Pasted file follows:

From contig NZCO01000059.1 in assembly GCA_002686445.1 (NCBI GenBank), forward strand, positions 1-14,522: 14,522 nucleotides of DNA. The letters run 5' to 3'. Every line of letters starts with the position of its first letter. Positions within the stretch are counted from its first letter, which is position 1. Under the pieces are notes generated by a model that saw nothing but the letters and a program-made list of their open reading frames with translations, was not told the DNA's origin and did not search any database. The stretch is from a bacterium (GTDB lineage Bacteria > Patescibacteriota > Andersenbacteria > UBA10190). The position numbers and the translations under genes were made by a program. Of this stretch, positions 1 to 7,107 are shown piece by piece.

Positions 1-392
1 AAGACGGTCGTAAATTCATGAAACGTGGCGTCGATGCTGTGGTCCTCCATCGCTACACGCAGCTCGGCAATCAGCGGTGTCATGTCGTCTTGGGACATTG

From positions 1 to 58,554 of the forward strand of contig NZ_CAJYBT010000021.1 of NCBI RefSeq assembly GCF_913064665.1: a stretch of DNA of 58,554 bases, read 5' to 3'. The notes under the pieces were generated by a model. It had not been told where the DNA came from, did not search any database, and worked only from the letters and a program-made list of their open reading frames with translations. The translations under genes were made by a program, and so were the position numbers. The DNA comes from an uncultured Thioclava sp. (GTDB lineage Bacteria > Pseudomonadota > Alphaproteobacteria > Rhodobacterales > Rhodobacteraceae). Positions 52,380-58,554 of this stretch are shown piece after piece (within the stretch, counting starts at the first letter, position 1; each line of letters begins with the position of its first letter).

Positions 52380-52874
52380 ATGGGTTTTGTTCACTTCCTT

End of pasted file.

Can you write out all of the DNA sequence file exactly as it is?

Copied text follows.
From contig NZCO01000059.1 in assembly GCA_002686445.1 (NCBI GenBank), forward strand, positions 1-14,522: 14,522 nucleotides of DNA. The letters run 5' to 3'. Every line of letters starts with the position of its first letter. Positions within the stretch are counted from its first letter, which is position 1. Under the pieces are notes generated by a model that saw nothing but the letters and a program-made list of their open reading frames with translations, was not told the DNA's origin and did not search any database. The stretch is from a bacterium (GTDB lineage Bacteria > Patescibacteriota > Andersenbacteria > UBA10190). The position numbers and the translations under genes were made by a program. Of this stretch, positions 1 to 7,107 are shown piece by piece.

Positions 1-392
1 AAGACGGTCGTAAATTCATGAAACGTGGCGTCGATGCTGTGGTCCTCCATCGCTACACGCAGCTCGGCAATCAGCGGTGTCATGTCGTCTTGGGACATTG

From positions 1 to 58,554 of the forward strand of contig NZ_CAJYBT010000021.1 of NCBI RefSeq assembly GCF_913064665.1: a stretch of DNA of 58,554 bases, read 5' to 3'. The notes under the pieces were generated by a model. It had not been told where the DNA came from, did not search any database, and worked only from the letters and a program-made list of their open reading frames with translations. The translations under genes were made by a program, and so were the position numbers. The DNA comes from an uncultured Thioclava sp. (GTDB lineage Bacteria > Pseudomonadota > Alphaproteobacteria > Rhodobacterales > Rhodobacteraceae). Positions 52,380-58,554 of this stretch are shown piece after piece (within the stretch, counting starts at the first letter, position 1; each line of letters begins with the position of its first letter).

Positions 52380-52874
52380 ATGGGTTTTGTTCACTTCCTT